‘I’m very impressed with Tiffany in this latest book. She’s turned into a sort of social worker, police officer, nurse…’
’I don’t know about police officer, but nurse and social worker, and teacher, I suppose. In the case of Tiffany, she is now on her own mettle, because up till now she’s been a trainee, and now it’s all down to her. If she was in the mountains, I suppose she would still be a trainee because she would be in the presence of the others. Whereas now she has no one close at hand, and so she’s working herself nigh on to death, to make certain that she’s not getting everything wrong.
Of course she’s does get some things wrong, and she gets them wrong in the way that trainee social workers get them wrong. They think because someone is poor and bewildered, and you are educated, you know more than them, and you can tell them what to do. That is not how you approach people, and she cleans up the mess, and of course a lot of the book is her cleaning up her own mess.’
‘Did you have anyone particular in mind when you created Tiffany?’
‘No one has ever been able to draw her. At the very beginning Tiffany is a girl. An old woman has been chucked out of her cottage, her cat has been stoned to death, her cottage has been set on fire and the books burned. Later on Tiffany goes and looks in the midden to see what bones are in there, she buries the cat, and she measures the oven, to see if it’s big enough to have cooked a small boy…
She gets forensic about it when everyone else is being superstitious. Sam Vimes would have approved of her. She’s looking for the evidence. I can see her in my mind’s eye, but I find her very hard to describe.’
‘Someone I spoke to mentioned soup plates, exactly 8” across. Did you base that kind of detail on someone that you know?’
‘I’m trying to remember about soup plates…’
Ian – ‘There’s the sea monster.’
‘Oh yes, she works out how wide its eyes are. Normally you’d say it had eyes the size of soup plates, and she even measured the soup plates, just to see whether they were the same size as the eyes. There is a well of solemnity, which kind of stabilises her.’
‘Although she’s only 16 – admittedly living in a country and a time where 16 means you should be looking for a husband anyway – she is now adult, because you just cannot be a witch without adulthood dropping on you very, very quickly.’
‘To begin with I had expected there would be more about Amber, later on in the book. Did you plan more for Amber and then not write it?’
‘It comes into the great big cauldron of what you’re writing. Various other things come up, and at some point Amber is sort of pushed away into a corner, because so many other things are happening. The trouble is,’ Terry pauses to drink his coffee, ‘I write in the way of someone throwing a stone and then going to see where the stone landed. After a while, the book will develop its own momentum. In the case of Tiffany, and especially in the case of Vimes, they then drive what happens next. I might put puzzles and obstacles in their way, but in a sense the accumulative personality that I have made for them will allow them to make decisions.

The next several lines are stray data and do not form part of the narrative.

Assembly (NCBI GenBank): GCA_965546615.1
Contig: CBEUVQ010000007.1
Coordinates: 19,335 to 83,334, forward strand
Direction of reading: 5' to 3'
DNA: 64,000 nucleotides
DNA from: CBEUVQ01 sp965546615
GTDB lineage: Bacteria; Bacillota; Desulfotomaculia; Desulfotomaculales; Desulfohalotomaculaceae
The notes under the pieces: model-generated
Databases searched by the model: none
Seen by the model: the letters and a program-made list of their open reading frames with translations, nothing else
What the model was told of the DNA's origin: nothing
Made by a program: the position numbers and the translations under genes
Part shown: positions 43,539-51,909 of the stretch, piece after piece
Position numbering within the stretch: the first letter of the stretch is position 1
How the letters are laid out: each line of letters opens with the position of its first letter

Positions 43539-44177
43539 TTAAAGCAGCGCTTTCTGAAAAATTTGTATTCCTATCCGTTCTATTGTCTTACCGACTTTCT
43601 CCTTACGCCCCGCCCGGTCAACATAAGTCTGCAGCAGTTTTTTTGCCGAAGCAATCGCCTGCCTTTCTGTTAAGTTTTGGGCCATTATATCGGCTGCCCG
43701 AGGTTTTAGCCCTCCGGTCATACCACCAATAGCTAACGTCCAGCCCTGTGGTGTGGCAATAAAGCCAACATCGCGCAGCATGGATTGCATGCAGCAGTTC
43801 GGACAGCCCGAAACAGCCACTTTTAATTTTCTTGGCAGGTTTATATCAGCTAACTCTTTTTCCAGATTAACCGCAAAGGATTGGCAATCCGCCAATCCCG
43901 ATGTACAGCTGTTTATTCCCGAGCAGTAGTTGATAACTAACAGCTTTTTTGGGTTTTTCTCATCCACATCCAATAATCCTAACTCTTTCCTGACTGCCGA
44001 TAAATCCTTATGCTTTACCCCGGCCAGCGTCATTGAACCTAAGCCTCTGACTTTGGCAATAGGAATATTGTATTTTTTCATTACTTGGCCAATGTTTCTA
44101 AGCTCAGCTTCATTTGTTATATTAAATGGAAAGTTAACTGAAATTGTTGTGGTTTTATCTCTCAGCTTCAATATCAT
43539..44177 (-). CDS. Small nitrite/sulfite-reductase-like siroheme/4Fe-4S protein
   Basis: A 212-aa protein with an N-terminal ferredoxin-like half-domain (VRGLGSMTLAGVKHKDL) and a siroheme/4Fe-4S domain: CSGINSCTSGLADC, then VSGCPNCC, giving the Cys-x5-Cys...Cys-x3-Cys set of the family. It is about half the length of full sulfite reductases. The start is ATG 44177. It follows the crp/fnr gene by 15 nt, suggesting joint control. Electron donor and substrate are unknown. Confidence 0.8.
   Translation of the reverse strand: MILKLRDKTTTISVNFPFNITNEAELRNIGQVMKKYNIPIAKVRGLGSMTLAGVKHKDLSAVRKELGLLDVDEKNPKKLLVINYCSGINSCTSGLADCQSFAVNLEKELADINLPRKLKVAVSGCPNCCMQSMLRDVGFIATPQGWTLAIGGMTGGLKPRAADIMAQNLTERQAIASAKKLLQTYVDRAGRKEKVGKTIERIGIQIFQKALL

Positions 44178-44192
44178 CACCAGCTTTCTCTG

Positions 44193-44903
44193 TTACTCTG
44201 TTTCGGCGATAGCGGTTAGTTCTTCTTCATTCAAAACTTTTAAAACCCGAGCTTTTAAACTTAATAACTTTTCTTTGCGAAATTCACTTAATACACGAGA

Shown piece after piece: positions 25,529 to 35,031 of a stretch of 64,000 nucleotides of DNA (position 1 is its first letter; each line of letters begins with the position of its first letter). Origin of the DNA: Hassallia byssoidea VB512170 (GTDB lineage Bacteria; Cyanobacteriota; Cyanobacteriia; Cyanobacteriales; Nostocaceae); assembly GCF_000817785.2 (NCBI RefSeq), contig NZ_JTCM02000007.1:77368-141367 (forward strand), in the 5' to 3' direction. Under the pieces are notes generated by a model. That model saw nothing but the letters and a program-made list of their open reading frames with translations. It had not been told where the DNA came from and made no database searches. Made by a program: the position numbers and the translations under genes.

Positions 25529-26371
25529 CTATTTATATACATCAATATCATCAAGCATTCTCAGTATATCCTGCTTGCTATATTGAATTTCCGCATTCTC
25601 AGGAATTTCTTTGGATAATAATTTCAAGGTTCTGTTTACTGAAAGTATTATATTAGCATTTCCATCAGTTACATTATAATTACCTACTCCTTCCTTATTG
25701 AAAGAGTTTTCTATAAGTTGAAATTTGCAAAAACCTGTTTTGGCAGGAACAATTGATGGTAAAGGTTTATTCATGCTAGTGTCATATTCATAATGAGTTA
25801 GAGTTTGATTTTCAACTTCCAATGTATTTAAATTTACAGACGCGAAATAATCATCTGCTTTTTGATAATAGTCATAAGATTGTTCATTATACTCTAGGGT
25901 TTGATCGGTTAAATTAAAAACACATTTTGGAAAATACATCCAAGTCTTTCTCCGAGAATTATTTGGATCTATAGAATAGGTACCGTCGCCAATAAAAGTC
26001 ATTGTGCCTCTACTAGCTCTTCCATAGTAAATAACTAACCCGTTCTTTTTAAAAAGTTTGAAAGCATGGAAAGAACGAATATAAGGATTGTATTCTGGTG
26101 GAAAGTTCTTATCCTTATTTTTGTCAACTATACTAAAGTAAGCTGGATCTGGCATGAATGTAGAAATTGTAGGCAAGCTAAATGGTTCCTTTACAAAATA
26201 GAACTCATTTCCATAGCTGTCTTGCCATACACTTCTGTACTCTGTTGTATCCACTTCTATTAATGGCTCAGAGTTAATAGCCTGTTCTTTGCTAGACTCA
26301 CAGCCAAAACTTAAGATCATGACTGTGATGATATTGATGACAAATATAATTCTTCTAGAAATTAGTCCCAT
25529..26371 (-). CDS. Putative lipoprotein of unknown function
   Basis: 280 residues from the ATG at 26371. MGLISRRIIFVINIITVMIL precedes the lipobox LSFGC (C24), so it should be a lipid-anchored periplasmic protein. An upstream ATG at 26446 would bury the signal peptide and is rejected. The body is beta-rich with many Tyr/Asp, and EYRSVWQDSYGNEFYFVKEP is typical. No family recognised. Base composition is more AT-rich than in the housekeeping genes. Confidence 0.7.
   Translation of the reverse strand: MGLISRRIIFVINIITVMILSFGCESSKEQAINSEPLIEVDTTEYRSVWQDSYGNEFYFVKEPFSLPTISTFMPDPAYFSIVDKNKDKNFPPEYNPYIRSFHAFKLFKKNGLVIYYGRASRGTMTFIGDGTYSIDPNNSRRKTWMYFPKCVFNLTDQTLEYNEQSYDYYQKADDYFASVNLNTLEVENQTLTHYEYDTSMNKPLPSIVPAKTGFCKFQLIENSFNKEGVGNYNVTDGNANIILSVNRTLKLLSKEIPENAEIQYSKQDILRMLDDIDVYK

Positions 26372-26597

Some things, and this has been especially the case with Snuff, the one I’m writing, and it was absolutely the case with Nation; I put out my hand, and what I wanted hopped into it. I normally say this is because after many years of omnivorous reading you have so much stuff there that something will go click and you will remember something that you read a long, long time ago.
I think I’ve told you before, when I was around 12 and 13 I read every bound copy of the magazine Punch. I didn’t only look at the humour and the cartoons, I read the other stuff, which had the additional advantage of me picking up a lot of Victorian vocabulary, which comes in useful. Once, in Hay-on-Wye, I saw a book and it was called London Then and Now, and it had a woodcut of Primrose Hill – when it still had primroses – and I thought this is great. It was £270, and because it had been written in 1980 the nice thing about that was, the period in which it was written is now a “then”, so you get this kind of double microscope effect, which is one of those things that send a tingle down your spine.
The man on the desk said “aren’t you going to take them all?” There was no index, nothing to say that it was whole set. It was not a bad bargain, and I found lots of interesting stuff in it. That kind of pack-rat behaviour always comes in useful.’
‘Yes, it must do.’
Ian – ‘I have a very selfish question; do you have any preference for Tony Robinson or Stephen Briggs reading your books onto CD?’
‘I think they are as good as each other. Stephen has a very good accent, but it tends to travel around England,’ he says and laughs.
Ian – ‘Yes, I’ve thought that.’
‘But he makes a very good Patrician. On the other hand, Tony Robinson can actually read the voice of Angua and make it sound sexy.’ Terry laughs loudly.
Ian – ‘You don’t have a favourite?’
‘No, I’m just glad they are doing it, you know? I’m personally against abbreviated versions , but apparently some people like them. I don’t know why.’
‘Look at that.’ Terry gestures at the television screen behind me, ‘I don’t know why hotels do this?’